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for instance we have following data

X =

   10.5720    3.1049   11.3570
    9.9006    5.3971   10.8304
   13.8345   13.6953    7.9372
   10.7696   11.1401   10.4185
    3.7841   11.7044    5.4435
   13.1218    6.5599   10.6859
   12.2868   11.9733    6.5255
   12.2178    6.7505    3.1736
   10.4777    8.1317    9.7029
   15.0439   10.4151   10.2047
    9.0041    5.2511    8.2246
   15.2333    5.4717    8.4375
   12.8940    8.9781   12.1112
   12.3304    8.3102    8.6972
   14.9862    7.2163    3.7159
    6.1892   10.2348    7.8736
   17.1267    5.9513   10.3071
   10.6885   10.8199    7.1708
    8.3460   10.9480    9.1208
   10.3991    5.0058   13.7913
   15.3103   14.7297    7.3875
   19.0889    7.6657    6.8140
   10.4589    8.6138    7.8456
   13.9647    6.2520   10.6031
    8.4215    7.0871   11.0461
   12.9584    7.6198    0.8400
   16.2182    3.9430   12.3646
   12.4796   10.8249    6.5618
   14.7202   13.7099    6.9863
   13.9110   10.8402   11.7954

I have calculated covariance matrix, eigenvalue/eigenvectors and principal components

>> Covariance=cov(X);
>> [V,D]=eig(Covariance);
>> principal=X*V;

how can I recover X from this equation? Is this equation correct?

>> X1=principal*V';

I am getting same result, just want to make sure that it is correct for all data.

One more question please, if instead of directly using matlab's function, I will do it like this:

>> mean1=mean(X);
>> centered=X-repmat(mean1,30,1);
>> covariance1=(centered'*centered)/29;

how can I recover original matrix?

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1  
It doesn't look like your question is about programming, but rather about understanding the mathematics behind it. Therefore, to me this looks like it's off-topic. –  Stewie Griffin Jun 18 '14 at 8:49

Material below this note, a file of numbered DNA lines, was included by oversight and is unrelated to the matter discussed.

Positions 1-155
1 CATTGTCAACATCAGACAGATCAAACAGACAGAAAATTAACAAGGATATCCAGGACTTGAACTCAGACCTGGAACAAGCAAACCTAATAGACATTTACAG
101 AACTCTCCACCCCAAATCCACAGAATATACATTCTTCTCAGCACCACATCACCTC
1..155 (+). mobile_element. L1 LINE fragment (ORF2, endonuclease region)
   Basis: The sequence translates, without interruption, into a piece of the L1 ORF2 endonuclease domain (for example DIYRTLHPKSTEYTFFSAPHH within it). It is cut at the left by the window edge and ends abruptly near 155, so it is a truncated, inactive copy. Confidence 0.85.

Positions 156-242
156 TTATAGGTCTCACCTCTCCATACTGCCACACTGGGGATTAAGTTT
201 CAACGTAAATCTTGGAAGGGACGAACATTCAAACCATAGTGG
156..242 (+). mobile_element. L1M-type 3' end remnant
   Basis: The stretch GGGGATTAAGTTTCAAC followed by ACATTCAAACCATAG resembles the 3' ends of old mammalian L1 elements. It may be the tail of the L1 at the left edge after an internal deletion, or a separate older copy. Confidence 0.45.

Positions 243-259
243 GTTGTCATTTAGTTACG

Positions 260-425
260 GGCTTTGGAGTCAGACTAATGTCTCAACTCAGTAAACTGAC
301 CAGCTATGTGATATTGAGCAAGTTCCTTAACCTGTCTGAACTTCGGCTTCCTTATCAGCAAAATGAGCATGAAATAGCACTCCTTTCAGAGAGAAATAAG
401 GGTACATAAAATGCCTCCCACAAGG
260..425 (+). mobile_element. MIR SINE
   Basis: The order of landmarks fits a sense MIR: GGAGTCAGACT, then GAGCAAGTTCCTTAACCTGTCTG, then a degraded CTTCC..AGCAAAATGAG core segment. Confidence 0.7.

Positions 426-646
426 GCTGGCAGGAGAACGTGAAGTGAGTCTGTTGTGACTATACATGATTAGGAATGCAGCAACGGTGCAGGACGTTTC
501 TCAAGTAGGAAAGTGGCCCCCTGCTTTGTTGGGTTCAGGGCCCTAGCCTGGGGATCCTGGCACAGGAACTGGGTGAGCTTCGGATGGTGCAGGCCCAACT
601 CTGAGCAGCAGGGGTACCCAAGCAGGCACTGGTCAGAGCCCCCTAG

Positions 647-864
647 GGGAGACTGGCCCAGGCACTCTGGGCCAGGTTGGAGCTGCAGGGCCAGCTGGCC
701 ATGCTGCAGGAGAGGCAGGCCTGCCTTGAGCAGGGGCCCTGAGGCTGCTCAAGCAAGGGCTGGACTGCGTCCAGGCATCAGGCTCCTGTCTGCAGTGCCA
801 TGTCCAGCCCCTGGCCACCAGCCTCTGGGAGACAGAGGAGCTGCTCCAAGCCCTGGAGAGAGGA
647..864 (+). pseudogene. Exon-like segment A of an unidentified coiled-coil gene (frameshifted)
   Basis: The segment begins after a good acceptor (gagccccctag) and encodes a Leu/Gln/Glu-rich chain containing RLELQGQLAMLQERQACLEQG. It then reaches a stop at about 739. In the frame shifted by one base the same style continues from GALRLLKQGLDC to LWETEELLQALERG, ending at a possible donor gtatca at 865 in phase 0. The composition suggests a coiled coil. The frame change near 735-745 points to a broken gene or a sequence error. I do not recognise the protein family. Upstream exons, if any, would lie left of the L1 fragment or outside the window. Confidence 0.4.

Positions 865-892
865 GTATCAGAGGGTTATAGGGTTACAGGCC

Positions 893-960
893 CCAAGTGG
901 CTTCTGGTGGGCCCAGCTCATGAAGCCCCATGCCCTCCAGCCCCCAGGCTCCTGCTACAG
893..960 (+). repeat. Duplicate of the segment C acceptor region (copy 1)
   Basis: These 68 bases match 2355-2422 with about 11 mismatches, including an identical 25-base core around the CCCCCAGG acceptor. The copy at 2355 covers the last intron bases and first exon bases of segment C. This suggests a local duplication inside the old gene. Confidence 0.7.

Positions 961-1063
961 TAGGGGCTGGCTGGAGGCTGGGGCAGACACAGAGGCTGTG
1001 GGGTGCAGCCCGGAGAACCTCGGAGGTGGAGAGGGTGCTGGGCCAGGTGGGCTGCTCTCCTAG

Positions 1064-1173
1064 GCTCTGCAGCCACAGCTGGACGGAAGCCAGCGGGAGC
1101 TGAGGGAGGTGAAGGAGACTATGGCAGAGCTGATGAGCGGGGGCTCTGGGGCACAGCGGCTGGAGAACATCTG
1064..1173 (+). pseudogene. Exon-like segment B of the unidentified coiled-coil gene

Principal components are not just X*V. You'll have to reduce the number of columns in V (discard) to reduce dimensions. No, you can never recover your data exactly. What you get back is a "de-noised" estimate –  Adarsh Chavakula Jun 18 '14 at 14:54
2  
This question appears to be off-topic because it is about a mathematical problem rather than a programming issue. It is possible best addressed to one of the mathematics related sites in the network. –  Bart Jul 2 '14 at 20:10

1 Answer 1

You can get the approximated values not the exact values.

if U is the eigenvector calculated from the covariance matrix of the data. Then the reduced data would be:

Z = X' . U

PCA reduces the dimension of the data by introducing new dimensions and combining data from other dimensions into the new one. So, the main data would be projected on the new dimensions. Considering the result is Z then if you do something like:

X2 = U' . Z

to inverse the formula and get the data back, You will get some approximated values of your data. and X is not equal to X2

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not approximation,let us assume that are are not reducing,it simple would be X*V'; –  dato datuashvili Jun 18 '14 at 10:02
    
It is the same, you wrote it in matlab way though. The PCA reduces the dimensionality by projecting the data. There is no way to get back the original data. –  NKN Jun 18 '14 at 10:19

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